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Whether the degree of goodness or malice in the will depends on the degree of good or evil in the intention?

Objection 1: It would seem that the degree of goodness in the will depends on the degree of good in the intention. Because on Mat. 12:35, "A good man out of the good treasure of his heart bringeth forth that which is good," a gloss says: "A man does as much good as he intends." But the intention gives goodness not only to the external action, but also to the act of the will, as stated above (A[7]). Therefore the goodness of a man's will is according to the goodness of his intention.

Objection 2: Further, if you add to the cause, you add to the effect. But the goodness of the intention is the cause of the good will. Therefore a man's will is good, according as his intention is good.

Objection 3: Further, in evil actions, a man sins in proportion to his intention: for if a man were to throw a stone with a murderous intention, he would be guilty of murder. Therefore, for the same reason, in good actions, the will is good in proportion to the good intended.

On the contrary, The intention can be good, while the will is evil. Therefore, for the same reason, the intention can be better, and the will less good.

I answer that, In regard to both the act, and the intention of the end, we may consider a twofold quantity: one, on the part of the object, by reason of a man willing or doing a good that is greater; the other, taken from the intensity of the act, according as a man wills or acts intensely; and this is more on the part of the agent.

If then we speak of these respective quantities from the point of view of the object, it is evident that the quantity in the act does not depend on the quantity in the intention. With regard to the external act this may happen in two ways. First, through the object that is ordained to the intended end not being proportionate to that end; for instance, if a man were to give ten pounds, he could not realize his intention, if he intended to buy a thing worth a hundred pounds. Secondly, on account of the obstacles that may supervene in regard to the exterior action, which obstacles we are unable to remove: for instance, a man intends to go to Rome, and encounters obstacles, which prevent him from going. On the other hand, with regard to the interior act of the will, this happens in only one way: because the interior acts of the will are in our power, whereas the external actions are not. But the will can will an object that is not proportionate to the intended end: and thus the will that tends to that object considered absolutely, is not so good as the intention. Yet because the intention also belongs, in a way, to the act of the will, inasmuch, to wit, as it is the reason thereof; it comes to pass that the quantity of goodness in the intention redounds upon the act of the will; that is to say, in so far as the will wills some great good for an end, although that by which it wills to gain so great a good, is not proportionate to that good.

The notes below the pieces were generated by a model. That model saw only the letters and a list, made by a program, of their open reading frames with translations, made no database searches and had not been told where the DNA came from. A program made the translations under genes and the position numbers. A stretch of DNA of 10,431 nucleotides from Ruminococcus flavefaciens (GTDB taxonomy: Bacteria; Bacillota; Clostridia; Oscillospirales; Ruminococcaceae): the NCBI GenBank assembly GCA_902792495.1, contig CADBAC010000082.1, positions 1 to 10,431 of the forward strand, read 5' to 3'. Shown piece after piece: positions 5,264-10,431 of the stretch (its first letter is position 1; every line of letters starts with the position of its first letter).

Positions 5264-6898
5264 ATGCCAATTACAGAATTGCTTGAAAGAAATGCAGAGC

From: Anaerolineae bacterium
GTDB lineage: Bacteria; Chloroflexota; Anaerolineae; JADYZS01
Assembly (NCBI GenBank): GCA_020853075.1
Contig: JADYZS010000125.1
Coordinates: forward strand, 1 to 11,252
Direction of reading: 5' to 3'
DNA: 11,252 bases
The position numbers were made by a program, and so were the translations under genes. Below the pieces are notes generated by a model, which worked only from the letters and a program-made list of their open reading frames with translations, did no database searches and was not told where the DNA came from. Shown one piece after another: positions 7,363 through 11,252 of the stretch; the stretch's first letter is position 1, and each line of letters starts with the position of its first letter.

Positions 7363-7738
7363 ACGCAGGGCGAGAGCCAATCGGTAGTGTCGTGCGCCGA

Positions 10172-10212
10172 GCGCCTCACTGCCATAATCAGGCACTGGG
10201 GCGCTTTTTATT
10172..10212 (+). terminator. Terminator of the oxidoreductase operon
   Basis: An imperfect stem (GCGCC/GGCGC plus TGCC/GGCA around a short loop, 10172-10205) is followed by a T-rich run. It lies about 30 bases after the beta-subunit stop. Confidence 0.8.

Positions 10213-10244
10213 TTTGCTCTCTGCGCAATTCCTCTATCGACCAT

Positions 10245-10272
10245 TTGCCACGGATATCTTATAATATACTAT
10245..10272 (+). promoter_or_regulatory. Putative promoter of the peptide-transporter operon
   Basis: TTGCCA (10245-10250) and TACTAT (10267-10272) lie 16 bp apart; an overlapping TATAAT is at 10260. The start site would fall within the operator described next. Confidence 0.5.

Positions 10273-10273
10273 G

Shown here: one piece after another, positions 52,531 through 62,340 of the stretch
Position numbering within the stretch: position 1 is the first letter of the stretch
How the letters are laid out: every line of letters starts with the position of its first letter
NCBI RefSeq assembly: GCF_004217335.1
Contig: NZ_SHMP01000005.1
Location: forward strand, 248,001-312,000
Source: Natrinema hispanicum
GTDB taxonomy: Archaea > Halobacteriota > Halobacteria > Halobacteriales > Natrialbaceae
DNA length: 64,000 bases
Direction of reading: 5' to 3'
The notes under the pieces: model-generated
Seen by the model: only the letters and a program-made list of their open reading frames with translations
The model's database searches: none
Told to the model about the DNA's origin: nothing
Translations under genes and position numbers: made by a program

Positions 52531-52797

But if we consider the quantity in the intention and in the act, according to their respective intensity, then the intensity of the intention redounds upon the interior act and the exterior act of the will: since the intention stands in relation to them as a kind of form, as is clear from what has been said above (Q[12], A[4]; Q[18], A[6]). And yet considered materially, while the intention is intense, the interior or exterior act may be not so intense, materially speaking: for instance, when a man does not will with as much intensity to take medicine as he wills to regain health. Nevertheless the very fact of intending health intensely, redounds, as a formal principle, upon the intense volition of medicine.

We must observe, however, that the intensity of the interior or exterior act, may be referred to the intention as its object: as when a man intends to will intensely, or to do something intensely. And yet it does not follow that he wills or acts intensely; because the quantity of goodness in the interior or exterior act does not depend on the quantity of the good intended, as is shown above. And hence it is that a man does not merit as much as he intends to merit: because the quantity of merit is measured by the intensity of the act, as we shall show later on (Q[20] , A[4]; Q[114], A[4]).

Reply to Objection 1: This gloss speaks of good as in the estimation of God, Who considers principally the intention of the end. Wherefore another gloss says on the same passage that "the treasure of the heart is the intention, according to which God judges our works." For the goodness of the intention, as stated above, redounds, so to speak, upon the goodness of the will, which makes even the external act to be meritorious in God's sight.

Reply to Objection 2: The goodness of the intention is not the whole cause of a good will. Hence the argument does not prove.

Reply to Objection 3: The mere malice of the intention suffices to make the will evil: and therefore too, the will is as evil as the intention is evil. But the same reasoning does not apply to goodness, as stated above (ad 2).

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